Fault Fault, n. 1. (Elec.) A defective point in an electric circuit due to a crossing of the parts of the conductor, or to contact with another conductor or the earth, or to a break in the circuit. 2. (Geol. & Mining) A dislocation caused by a slipping of rock masses along a plane of facture; also, the dislocated structure resulting from such slipping. Note: The surface along which the dislocated masses have moved is called the fault plane. When this plane is vertical, the fault is a vertical fault; when its inclination is such that the present relative position of the two masses could have been produced by the sliding down, along the fault plane, of the mass on its upper side, the fault is a normal, or gravity, fault. When the fault plane is so inclined that the mass on its upper side has moved up relatively, the fault is then called a reverse (or reversed), thrust, or overthrust, fault. If no vertical displacement has resulted, the fault is then called a horizontal fault. The linear extent of the dislocation measured on the fault plane and in the direction of movement is the displacement; the vertical displacement is the throw; the horizontal displacement is the heave. The direction of the line of intersection of the fault plane with a horizontal plane is the trend of the fault. A fault is a strike fault when its trend coincides approximately with the strike of associated strata (i.e., the line of intersection of the plane of the strata with a horizontal plane); it is a dip fault when its trend is at right angles to the strike; an oblique fault when its trend is oblique to the strike. Oblique faults and dip faults are sometimes called cross faults. A series of closely associated parallel faults are sometimes called step faults and sometimes distributive faults.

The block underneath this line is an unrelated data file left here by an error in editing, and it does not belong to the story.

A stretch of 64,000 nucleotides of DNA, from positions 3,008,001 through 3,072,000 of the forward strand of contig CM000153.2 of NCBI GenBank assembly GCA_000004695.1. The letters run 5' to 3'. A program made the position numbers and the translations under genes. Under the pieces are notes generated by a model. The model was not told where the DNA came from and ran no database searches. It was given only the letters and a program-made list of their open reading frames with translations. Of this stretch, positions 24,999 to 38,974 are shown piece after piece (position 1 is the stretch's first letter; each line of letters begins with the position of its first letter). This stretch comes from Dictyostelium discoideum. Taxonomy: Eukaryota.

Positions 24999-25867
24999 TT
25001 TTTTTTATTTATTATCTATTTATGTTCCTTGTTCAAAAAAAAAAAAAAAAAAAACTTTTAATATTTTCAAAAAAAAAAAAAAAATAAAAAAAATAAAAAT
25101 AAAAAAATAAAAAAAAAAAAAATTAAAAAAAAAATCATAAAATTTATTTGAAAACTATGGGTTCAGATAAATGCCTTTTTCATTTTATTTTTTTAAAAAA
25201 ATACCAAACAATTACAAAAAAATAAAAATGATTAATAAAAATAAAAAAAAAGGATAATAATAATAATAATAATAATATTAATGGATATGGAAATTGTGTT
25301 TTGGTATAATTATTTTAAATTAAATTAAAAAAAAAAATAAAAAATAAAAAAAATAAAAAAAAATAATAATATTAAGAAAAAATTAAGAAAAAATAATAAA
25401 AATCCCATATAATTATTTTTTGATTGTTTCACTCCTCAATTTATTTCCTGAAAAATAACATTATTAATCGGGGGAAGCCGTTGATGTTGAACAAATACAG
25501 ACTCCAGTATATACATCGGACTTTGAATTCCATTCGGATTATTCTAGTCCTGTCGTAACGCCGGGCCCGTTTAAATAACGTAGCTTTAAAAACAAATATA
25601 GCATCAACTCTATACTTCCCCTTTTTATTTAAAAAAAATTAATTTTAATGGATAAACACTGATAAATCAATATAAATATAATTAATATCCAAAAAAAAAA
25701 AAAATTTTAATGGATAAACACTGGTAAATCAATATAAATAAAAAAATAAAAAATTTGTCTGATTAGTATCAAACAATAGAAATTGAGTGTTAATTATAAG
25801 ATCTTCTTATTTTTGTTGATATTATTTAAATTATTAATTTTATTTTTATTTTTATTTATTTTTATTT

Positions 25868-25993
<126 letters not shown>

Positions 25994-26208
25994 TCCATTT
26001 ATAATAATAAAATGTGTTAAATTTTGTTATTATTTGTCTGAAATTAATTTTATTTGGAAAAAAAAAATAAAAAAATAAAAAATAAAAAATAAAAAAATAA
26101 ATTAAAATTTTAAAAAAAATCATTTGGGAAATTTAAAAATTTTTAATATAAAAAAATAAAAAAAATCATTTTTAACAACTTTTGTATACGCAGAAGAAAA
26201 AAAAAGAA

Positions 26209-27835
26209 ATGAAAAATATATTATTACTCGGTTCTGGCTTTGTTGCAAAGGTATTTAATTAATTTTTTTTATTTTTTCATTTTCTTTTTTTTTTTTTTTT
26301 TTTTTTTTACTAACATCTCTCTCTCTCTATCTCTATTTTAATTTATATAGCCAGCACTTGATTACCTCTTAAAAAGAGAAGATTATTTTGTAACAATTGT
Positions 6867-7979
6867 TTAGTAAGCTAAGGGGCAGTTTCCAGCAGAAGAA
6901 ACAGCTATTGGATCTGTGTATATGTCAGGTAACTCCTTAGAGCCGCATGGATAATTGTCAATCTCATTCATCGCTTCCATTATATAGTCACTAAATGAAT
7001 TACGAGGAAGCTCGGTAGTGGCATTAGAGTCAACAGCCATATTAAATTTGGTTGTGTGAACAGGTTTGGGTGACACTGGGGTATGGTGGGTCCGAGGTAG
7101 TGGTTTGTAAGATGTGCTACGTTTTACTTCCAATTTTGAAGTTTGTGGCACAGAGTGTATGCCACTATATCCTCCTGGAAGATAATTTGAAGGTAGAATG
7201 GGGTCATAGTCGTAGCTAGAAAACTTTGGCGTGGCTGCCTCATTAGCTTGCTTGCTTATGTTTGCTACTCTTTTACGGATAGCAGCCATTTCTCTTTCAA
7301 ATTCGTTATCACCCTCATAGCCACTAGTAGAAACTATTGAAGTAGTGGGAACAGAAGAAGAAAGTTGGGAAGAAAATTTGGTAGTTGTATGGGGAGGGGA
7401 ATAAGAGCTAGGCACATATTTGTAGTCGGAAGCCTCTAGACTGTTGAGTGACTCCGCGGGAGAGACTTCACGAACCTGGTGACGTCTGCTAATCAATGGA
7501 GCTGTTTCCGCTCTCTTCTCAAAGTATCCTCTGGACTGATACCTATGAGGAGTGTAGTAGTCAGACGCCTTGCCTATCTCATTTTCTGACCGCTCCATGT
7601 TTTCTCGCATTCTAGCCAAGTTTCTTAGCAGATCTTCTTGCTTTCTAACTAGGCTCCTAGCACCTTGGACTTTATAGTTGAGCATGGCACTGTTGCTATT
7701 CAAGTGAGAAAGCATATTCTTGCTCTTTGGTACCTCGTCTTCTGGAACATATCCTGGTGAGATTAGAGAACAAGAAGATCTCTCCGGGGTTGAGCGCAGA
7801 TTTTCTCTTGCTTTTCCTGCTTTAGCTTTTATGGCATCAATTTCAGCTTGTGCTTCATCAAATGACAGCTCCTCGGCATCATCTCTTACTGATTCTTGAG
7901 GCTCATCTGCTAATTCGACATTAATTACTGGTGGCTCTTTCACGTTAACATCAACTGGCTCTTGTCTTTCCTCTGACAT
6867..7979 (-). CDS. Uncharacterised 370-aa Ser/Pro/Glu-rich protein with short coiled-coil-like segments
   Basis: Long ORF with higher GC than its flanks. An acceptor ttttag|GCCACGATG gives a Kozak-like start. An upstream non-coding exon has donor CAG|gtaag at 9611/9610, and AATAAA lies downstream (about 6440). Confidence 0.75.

Webster's 1913 Dictionary